The refugees now holding an indefinite hunger strike in the Nauru detention camp released the statement below on November 2, updating the situation and explaining that several have been taken to the medical room and some have lost conciousness. The first refugees began refusing food on the morning of November 1, and others quickly joined. *** Date:02/11/2012 Time:11:00 pm Fifteen Asylum seekers became unconscious on second day of Hunger Strike in Nauru Hell. Till 7 asylum seekers have been become unconscious and taken to the medical rooms.
The following “Appeal of asylum seekers” was released by refugees on Nauru on October 31. It was addressed to Prime Minister Julia Gillard, Australian MPs, the Nauru government, human rights commissions and the “rest of the world”. The men said on November 1 that they would begin a group hunger strike "for unknown time". "This is a clear message that we are not happy here, we want to go back from this Hell to Australia and we request to the Australia government to start our processing." ***
Refugees held in indefinite detention on Nauru shared the following letter on their Facebook page on October 26. They addressed it to human rights commissioners, communities of oppressed people and “world independent news channels”. It has been published with minimal edits. ***
The Sydney Refugees Action Coalition released the statement below on September 7. * * * A High Court decision this morning has dismissed an application of behalf of five asylum seekers seeking to extend judicial review to discretionary ministerial decisions. In a similar application (M61) in 2010, the High Court found that asylum seekers were entitled to judicial review of appeal decisions. The High Court judgment means that there is now no legal impediment to the government moving to deport a large number of asylum seekers.
The Refugee Action Coalition released the statement below on August 30. *** The Refugee Action Coalition has renewed its call for a full independent inquiry into Australia’s response to safety-of-life-at-sea (SOLAS) situations involving asylum boats. The latest boat tragedy may have cost the lives of 140 or more people. This is the second time in three months in which the delayed responses of Australian authorities have cost lives. In June, 90 asylum seekers were drowned despite calls to Australian authorities over a period of 40 hours.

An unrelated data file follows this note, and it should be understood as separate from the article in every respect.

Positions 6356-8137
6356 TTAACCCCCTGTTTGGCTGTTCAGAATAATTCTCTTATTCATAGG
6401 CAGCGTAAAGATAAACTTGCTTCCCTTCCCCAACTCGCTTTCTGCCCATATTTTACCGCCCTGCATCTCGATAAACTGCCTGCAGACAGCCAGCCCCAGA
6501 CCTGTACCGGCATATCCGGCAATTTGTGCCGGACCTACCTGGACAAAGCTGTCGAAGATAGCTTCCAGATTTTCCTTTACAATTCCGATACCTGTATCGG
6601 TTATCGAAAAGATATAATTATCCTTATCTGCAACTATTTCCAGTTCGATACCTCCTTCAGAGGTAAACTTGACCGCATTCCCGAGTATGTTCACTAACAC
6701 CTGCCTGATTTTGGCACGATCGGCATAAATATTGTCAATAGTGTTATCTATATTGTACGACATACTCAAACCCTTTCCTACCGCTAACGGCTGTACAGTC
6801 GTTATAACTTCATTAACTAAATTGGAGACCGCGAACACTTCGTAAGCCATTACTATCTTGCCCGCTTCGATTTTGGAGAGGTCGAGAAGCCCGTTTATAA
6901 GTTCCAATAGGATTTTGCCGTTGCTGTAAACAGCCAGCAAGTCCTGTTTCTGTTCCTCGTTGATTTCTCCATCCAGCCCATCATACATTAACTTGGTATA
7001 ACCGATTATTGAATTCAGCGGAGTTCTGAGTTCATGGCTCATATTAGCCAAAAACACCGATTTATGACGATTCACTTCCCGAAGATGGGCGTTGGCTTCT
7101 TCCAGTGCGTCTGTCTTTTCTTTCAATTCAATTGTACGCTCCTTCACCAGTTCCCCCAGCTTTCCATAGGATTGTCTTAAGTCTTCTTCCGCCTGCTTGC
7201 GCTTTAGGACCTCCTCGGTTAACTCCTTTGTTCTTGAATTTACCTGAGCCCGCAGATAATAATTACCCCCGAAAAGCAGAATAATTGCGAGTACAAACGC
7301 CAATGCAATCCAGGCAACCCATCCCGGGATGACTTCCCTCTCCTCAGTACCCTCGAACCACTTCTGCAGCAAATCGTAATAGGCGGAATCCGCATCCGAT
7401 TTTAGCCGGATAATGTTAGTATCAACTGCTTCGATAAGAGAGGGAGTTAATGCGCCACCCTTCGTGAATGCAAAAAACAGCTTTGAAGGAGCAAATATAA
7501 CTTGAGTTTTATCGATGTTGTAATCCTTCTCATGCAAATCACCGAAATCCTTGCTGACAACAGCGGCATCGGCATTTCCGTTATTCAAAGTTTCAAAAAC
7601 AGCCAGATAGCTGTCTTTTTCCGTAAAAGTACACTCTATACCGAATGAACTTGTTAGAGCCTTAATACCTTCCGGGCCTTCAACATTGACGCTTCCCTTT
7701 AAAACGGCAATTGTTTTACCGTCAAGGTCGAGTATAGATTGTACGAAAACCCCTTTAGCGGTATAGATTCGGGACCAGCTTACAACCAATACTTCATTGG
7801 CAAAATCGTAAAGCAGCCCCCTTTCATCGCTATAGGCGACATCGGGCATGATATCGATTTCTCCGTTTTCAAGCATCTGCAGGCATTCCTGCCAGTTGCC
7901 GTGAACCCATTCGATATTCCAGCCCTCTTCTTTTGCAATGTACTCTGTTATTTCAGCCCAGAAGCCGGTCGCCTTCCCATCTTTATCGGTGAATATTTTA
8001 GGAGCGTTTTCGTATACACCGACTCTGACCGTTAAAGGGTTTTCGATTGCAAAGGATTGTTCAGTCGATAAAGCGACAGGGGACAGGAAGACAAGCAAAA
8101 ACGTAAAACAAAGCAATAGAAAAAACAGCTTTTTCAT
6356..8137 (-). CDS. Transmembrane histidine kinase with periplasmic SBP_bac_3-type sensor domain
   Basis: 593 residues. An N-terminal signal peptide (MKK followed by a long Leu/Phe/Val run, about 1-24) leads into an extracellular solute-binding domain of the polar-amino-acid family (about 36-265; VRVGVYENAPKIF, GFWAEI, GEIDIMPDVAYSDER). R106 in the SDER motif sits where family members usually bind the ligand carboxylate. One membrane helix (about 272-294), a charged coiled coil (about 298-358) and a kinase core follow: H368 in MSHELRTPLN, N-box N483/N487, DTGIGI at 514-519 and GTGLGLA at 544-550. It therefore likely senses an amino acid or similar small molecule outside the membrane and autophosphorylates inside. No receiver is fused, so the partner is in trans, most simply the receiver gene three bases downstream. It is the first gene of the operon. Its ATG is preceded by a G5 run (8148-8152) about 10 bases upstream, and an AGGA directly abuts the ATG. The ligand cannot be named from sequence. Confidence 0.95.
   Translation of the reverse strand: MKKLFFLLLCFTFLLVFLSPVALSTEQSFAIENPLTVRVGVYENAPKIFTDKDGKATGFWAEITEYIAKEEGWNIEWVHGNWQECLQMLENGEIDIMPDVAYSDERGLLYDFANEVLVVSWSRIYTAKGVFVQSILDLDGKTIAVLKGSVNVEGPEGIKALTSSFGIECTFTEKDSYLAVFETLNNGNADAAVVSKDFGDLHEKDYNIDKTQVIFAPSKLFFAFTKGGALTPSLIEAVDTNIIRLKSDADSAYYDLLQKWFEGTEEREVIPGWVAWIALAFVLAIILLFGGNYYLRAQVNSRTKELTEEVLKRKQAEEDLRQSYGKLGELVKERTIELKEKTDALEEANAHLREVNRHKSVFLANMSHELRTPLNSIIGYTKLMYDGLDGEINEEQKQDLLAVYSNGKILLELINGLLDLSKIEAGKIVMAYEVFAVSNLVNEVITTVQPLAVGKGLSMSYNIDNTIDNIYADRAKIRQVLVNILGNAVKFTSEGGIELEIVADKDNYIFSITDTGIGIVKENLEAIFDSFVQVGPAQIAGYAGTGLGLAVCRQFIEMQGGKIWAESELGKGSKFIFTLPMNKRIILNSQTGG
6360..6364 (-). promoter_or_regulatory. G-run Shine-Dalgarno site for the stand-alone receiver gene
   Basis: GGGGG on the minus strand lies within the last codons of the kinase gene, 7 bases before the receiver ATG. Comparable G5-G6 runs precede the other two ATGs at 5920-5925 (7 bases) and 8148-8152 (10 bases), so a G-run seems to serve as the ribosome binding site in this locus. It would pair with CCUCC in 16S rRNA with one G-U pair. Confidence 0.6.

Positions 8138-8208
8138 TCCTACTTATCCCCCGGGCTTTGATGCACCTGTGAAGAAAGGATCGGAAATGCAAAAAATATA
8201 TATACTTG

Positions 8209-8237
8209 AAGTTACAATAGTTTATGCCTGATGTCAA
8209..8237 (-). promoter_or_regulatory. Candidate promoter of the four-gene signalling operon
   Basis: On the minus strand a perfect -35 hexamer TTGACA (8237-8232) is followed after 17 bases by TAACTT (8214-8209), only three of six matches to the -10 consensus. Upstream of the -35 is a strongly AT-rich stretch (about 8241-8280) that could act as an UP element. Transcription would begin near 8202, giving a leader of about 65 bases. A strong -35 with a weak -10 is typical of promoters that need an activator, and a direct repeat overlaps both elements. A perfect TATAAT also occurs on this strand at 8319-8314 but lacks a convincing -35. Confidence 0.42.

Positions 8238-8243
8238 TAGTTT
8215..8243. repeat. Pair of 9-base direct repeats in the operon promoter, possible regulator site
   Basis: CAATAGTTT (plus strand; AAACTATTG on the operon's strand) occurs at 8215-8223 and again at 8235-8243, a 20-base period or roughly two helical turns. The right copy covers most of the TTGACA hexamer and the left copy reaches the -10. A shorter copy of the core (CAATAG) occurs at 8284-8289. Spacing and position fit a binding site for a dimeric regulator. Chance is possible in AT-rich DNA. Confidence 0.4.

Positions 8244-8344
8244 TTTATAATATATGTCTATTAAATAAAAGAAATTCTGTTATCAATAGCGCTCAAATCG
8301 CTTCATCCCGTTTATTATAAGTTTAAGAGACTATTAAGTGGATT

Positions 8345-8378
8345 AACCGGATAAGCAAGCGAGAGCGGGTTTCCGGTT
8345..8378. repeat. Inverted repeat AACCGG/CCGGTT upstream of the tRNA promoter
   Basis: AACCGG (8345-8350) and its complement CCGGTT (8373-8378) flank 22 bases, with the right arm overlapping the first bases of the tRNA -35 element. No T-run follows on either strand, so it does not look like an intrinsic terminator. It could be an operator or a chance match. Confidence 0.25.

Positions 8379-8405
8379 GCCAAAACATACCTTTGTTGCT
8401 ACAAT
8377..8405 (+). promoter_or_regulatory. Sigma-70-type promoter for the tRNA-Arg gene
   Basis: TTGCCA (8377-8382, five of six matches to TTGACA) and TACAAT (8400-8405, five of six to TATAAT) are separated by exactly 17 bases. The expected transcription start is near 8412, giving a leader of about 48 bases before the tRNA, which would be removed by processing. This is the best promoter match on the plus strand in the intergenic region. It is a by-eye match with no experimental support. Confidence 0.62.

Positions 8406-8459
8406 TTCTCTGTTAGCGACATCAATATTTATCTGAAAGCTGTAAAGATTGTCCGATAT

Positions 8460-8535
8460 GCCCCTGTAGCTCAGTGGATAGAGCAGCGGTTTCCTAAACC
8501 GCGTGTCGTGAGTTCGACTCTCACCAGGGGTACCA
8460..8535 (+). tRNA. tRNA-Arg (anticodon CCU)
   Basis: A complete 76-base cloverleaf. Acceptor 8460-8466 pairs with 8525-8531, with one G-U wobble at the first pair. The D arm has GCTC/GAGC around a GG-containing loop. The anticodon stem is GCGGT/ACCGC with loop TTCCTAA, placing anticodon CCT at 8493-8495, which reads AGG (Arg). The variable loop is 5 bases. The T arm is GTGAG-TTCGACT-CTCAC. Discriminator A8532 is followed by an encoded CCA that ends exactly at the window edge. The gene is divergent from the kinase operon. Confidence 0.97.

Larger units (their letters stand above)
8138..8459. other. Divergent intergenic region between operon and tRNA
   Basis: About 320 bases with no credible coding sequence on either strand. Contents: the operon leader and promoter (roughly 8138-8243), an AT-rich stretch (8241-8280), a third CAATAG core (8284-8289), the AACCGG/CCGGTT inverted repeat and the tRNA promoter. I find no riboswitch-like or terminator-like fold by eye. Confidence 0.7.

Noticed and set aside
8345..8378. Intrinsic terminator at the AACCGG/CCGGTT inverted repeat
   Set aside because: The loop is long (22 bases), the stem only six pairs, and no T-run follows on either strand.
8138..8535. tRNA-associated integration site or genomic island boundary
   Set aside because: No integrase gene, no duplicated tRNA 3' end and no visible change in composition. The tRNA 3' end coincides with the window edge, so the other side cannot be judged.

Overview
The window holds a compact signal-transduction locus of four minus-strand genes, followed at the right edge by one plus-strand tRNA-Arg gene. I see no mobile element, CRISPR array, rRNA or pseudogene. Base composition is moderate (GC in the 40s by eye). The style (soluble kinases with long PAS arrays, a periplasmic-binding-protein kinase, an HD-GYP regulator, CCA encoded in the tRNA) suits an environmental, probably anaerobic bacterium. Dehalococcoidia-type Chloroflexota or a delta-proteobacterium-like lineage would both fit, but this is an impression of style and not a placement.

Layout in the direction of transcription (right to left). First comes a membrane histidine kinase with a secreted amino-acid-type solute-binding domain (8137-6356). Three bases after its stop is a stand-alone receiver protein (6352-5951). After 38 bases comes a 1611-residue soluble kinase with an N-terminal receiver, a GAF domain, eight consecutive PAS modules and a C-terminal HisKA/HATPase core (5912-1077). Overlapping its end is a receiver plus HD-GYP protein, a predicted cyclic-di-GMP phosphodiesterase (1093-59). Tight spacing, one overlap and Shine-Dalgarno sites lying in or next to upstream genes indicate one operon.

Prime Minister Julia Gillard’s “expert panel” on refugee policy will hand over its findings on how to “stop the boats” and end the parliamentary “deadlock” over offshore processing when parliament begins sitting again next week. After an asylum boat tragedy that killed 90 people in June, the three-member panel, headed by former defence chief Angus Houston, was tasked to report on the “best way forward for Australia to prevent asylum seekers risking their lives” considering “Australia’s right to maintain its borders”.
Labor and Coalition MPs have shed thousands of crocodile tears claiming that Australia needed to “stop the boats” to “save lives” by making offshore processing of asylum seekers government policy. Labor backed a private members bill put by independent MP Rob Oakeshott that would allow Australia to expel refugees to any country that was part of the Bali Process, including Malaysia.
Another boat, believed to be carrying up to 180 asylum seekers, made a distress call to Australian authorities at about 4.30am (AEST) time this morning. The call said the boat was about 50 nautical miles south of Indonesia and heading to Christmas Island, and its engine had failed and that it was taking on water. ABC Online said the HMAS Wollongong was searching for the boat, but it had not been found.
The newly opened Yongah Hill detention centre in remote Western Australia is “probably one of the most secure facilities in the entire network,” immigration media manager Sandi Logan said on June 25. The new detention centre is about 90 kilometres north-east of Perth, about five kilometres outside the rural town of Northam. The $125 million centre was a disused army barracks and will house up to 600 male asylum seekers. It is now fitted with electric fences, “scale-proof” walls, cameras and bars on most windows, said an AAP reporter who visited the site.